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Floodwaters submerge parts of outback SA as rain washes away highway and cars

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Rescue crews have been kept busy by outback floodwaters and record-breaking rains, which have continued to cause havoc in South Australia's north and west, washing away roads as well as cars.

The weather bureau said some locations had set "all-time records" in terms of rainfall, while social media is awash with photos and videos of inundated highways. 

Several people were rescued by the State Emergency Service (SES) after becoming trapped by floodwaters — including one who was swept 80 metres downstream and waited on top of his semi-submerged car for "at least four hours" as crews travelled to his remote location.

An entire section of the Olympic Dam Highway was also eroded between Pimba and Woomera, cutting off access from Roxby Downs.

"The road's completely washed out. The bitumen is not there anymore," said Pei Stephenson, who manages Spud's Roadhouse in Pimba.

"It's definitely busier than the last week or so with people stuck in here because normally they would keep going, but now they can't go anywhere."

The SES has been inundated with more than 300 calls for assistance in the past few days, with one crew reporting that it had been called upon to rescue 11 people who found themselves trapped by floodwaters.

The SES's Coober Pedy unit said it initially responded to a request for assistance by two people on Kempe Road, connecting Coober Pedy with Oodnadatta.

"While coming up with a plan to rescue occupants of the car, an additional nine people got stuck at the same location," the unit wrote on Facebook.

"Unfortunately due to road conditions we were unable to reach them, supplies were dropped by … [a] search and rescue aircraft, all 11 people made it safely to town."

Another SES crew said it had been called upon to rescue a driver washed off the Outback Way "in the northern Flinders Ranges near Beltana", between Parachilna and Leigh Creek.

The crew posted a photo on its Facebook page showing the car semi-submerged and on its side, warning other drivers to "stay safe by never driving through floodwater".

SES state duty officer Brenton Clarke said the driver had tried to cross a creek and was then swept away before SES crews were able to reach his remote location more than four hours later about 1am.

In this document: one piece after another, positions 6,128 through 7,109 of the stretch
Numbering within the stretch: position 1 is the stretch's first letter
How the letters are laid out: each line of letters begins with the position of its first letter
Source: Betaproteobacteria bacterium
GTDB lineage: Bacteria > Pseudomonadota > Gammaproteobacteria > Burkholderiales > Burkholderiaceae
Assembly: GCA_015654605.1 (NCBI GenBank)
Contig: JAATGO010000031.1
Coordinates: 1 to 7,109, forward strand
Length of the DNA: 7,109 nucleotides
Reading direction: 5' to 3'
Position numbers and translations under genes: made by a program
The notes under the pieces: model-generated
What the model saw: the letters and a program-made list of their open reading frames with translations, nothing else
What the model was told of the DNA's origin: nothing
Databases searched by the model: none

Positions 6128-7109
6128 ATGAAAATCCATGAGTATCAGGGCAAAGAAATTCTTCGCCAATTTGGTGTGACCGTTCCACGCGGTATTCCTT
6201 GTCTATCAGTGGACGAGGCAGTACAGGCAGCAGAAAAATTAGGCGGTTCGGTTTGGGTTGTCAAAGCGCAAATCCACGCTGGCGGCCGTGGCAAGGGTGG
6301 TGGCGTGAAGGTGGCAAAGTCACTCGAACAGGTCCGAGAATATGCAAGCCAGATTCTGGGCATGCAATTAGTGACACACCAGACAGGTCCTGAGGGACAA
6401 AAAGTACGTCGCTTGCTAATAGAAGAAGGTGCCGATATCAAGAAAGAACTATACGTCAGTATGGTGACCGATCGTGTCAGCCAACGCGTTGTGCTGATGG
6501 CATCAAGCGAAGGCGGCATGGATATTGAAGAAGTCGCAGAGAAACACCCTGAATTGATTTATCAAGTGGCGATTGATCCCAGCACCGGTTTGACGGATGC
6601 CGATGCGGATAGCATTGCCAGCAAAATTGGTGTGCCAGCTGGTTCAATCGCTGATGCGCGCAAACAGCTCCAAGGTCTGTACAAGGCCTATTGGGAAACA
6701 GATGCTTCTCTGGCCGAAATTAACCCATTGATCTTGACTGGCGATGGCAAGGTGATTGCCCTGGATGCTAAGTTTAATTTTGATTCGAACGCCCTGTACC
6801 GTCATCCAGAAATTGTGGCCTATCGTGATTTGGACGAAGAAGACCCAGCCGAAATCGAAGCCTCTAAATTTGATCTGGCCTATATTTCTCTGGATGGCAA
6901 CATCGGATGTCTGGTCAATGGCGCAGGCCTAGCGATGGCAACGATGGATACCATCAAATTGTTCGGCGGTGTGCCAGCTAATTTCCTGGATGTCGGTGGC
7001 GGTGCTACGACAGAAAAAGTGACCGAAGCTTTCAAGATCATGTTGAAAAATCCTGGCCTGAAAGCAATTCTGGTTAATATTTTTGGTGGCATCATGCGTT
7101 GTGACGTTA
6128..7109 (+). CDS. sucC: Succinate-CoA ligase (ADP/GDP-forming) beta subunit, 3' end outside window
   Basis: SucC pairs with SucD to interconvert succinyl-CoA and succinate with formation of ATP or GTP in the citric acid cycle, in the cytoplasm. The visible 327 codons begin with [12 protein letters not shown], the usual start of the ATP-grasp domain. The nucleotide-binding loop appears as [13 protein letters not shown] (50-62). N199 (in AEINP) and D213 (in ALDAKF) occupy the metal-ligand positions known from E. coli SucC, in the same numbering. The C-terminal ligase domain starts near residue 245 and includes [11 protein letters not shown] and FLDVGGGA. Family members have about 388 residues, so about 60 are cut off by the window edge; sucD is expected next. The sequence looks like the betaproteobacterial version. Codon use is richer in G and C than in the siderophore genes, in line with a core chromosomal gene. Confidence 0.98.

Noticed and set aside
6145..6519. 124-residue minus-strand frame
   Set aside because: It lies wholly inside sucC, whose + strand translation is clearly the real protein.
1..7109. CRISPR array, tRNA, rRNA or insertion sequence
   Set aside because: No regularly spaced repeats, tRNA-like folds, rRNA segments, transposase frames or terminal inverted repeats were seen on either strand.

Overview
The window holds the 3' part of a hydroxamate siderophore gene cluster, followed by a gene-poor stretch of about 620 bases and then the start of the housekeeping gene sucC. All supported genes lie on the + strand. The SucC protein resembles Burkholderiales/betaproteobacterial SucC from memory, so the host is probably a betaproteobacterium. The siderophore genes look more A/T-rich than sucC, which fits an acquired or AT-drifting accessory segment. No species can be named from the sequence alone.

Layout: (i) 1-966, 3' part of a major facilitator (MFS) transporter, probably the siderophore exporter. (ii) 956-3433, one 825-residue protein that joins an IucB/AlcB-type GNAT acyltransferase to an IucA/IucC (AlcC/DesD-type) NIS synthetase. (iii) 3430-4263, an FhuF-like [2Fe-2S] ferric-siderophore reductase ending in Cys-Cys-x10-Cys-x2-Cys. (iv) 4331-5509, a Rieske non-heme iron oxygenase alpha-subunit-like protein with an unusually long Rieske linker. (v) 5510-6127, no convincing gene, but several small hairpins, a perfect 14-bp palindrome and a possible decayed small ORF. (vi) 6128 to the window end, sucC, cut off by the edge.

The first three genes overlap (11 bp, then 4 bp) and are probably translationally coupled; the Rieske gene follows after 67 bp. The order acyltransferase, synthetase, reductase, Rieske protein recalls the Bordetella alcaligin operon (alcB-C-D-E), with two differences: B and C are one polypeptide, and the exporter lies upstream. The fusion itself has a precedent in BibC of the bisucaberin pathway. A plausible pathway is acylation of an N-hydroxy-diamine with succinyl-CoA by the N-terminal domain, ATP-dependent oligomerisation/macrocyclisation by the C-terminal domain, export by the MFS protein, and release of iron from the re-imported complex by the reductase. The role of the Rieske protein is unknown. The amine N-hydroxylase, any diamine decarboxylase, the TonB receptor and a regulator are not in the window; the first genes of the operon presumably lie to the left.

"It's probably waste-deep water, it was fast-flowing water," he said.

"The floodwaters had taken him about 80 metres down the creek.

"Fortunately he had an orange beacon … and that's how our crews were able to find him."

Mr Clarke said crews waded into the water and found the driver sitting on top of the vehicle, and were able to carefully move him to safety.

"They've waded into the water, into the creek, about 80 metres to this person," he said.

"He was sitting on the passenger side of his vehicle. His vehicle was in the floodwaters and caught up in a large gum tree which essentially stopped his vehicle from being washed further down."

Another eight people were rescued on Iron Knob Road, between Iron Knob and Whyalla, when a white van became submerged.

The SES retrieved two people from the van and another six people who were trying to help.

"A helicopter with a couple of our swift water technicians on board there — they were doing a reconnaissance flight and they actually came across the vehicle in the waters," Mr Clarke said.

"They've landed and essentially assisted the two people from the vehicle out of those waters and then some further people who had gone in to assist as well."

The Bureau of Meteorology (BOM) said the downpours were partly due to moisture left behind by ex-Tropical Cyclone Tiffany.

Senior meteorologist Paul Lainio said moisture had been "pouring in from the tropics" and was being drawn into a trough and "turned into rain and thunderstorms".

"It's very unusual for that humidity to push down into the southern states, and South Australia is one of the driest states," he said.

"Whenever you have such humidity, a thunderstorm might develop and you'll get localised heavy impacts."

Several warnings, including for severe thunderstorms and a flood watch, are current for parts of the state.

"We've seen seven all-time records up until this point through the Eyre Peninsula largely," Mr Lainio said.

"Falls of anywhere between, say, 80 to 90 millimetres to over 150mm in a 24-hour period. Those locations have never seen falls of that amount."

Cowell recorded 181mm, with 165mm at Buckleboo and 160mm in Kimba.

Other locations to set new records included Darke Peak, Mount Ive, Wirrulla and Cleve.

"We still have severe thunderstorm warnings, we still have flood watches out for large parts of South Australia, and over the next few days we're likely to see some of those warnings continue, so staying up to date with the warnings is very, very important," Mr Lainio said.

"Over the next few days, the trough will continue to affect South Australia, high humidity will remain, what we'll see is the storminess become more localised as the upper-level support drops away."

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